Anywhere announces more layoffs, shutters iBuying
SEC filing shows conglomerate has cut workforce by roughly 11% since June 30
Anywhere Real Estate has kicked off the new year with layoffs.
The company did not say how many employees were laid off, but in an SEC filing Tuesday said its workforce has been reduced by roughly 11 percent since the end of June. The company also said it is ending its iBuying business, RealSure, following in the footsteps of Zillow and Redfin.
Anywhere is the parent firm of Corcoran, Coldwell Banker, Century 21, and Sotheby’s International Realty, and had nearly 200,000 agents across the U.S. as of last year.
“Let me start with the hardest but most important thing: our people. Yesterday we said goodbye to a number of our great people whose roles were eliminated,” Anywhere CEO Ryan Schneider said in a company-wide email Tuesday that it shared with The Real Deal.
Anywhere has been on a cost-cutting campaign since 2019, according to materials previously released by the company. The company announced in late 2021 it planned to cut expenses by $70 million by the end of 2022 and by $300 million through the end of 2026. Anywhere did a round of layoffs in August. The company’s stock is down nearly 60 percent over the past year.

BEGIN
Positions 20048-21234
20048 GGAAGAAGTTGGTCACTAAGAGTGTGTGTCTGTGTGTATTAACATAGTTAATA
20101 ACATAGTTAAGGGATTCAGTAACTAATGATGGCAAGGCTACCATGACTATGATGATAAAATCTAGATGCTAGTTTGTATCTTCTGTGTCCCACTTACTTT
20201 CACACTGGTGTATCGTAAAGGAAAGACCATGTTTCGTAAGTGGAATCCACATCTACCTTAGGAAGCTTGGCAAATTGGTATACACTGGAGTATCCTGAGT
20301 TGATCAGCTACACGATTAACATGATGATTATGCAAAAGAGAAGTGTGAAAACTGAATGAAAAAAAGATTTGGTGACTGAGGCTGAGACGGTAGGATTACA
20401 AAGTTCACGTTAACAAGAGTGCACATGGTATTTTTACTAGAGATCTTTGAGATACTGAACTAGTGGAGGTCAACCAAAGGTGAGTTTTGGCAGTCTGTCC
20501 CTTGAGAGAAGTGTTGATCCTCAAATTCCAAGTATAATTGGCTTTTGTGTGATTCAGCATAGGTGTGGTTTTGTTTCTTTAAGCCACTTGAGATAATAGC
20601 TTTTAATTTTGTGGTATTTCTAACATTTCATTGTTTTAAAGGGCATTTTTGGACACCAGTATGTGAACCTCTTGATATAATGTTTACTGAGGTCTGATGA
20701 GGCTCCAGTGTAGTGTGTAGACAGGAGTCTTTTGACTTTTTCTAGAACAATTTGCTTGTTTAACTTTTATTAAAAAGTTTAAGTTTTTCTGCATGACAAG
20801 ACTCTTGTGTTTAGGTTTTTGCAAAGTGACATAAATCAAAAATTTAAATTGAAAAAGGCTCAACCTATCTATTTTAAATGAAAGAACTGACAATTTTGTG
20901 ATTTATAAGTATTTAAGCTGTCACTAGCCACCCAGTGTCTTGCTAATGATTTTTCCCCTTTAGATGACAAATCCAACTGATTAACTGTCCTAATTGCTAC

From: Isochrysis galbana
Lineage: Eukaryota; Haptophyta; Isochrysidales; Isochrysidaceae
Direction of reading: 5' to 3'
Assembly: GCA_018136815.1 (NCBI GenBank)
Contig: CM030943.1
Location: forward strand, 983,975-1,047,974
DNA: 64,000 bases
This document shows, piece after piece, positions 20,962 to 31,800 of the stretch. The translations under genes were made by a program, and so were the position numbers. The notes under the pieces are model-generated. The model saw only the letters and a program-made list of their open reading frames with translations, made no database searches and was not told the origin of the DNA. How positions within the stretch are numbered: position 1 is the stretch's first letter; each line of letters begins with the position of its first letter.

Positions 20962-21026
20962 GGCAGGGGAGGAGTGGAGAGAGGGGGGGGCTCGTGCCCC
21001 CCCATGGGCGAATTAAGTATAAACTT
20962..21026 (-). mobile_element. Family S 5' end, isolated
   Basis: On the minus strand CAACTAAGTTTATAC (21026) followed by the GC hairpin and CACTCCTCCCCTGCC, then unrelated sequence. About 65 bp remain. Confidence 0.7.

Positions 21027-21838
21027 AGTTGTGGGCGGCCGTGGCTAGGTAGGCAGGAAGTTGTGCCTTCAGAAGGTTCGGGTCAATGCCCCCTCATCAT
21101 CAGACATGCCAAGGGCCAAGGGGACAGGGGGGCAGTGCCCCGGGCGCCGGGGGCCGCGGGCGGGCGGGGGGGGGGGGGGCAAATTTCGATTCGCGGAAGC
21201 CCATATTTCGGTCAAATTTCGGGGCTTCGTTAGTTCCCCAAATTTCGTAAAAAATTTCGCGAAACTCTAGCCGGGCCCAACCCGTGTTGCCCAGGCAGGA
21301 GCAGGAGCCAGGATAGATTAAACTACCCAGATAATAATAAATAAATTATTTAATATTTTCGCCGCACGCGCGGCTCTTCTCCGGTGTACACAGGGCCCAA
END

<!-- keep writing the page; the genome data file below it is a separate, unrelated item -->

“We have years ahead of us where we have still additional cost savings that we can go get through efficiencies, automation, more systems integration, things like that,” Schneider said during the company’s first-quarter earnings call last year.
“We believe that industry dynamics and customer demands will require simplified and more integrated and digitized offerings, systems and support,” Anywhere said in Tuesday’s filing. “Delivering the company’s business model more digitally is an increasing part of our improving the consumer experience and our ongoing cost focus.”
The filing comes days after Compass announced its third wave of layoffs since June 2022.
Anywhere is the latest to end its iBuying operations, after Zillow and Redfin bowed out of the business in the last year. Opendoor, the company that pioneered the model, said in November it lost $928 million in the third quarter of 2022.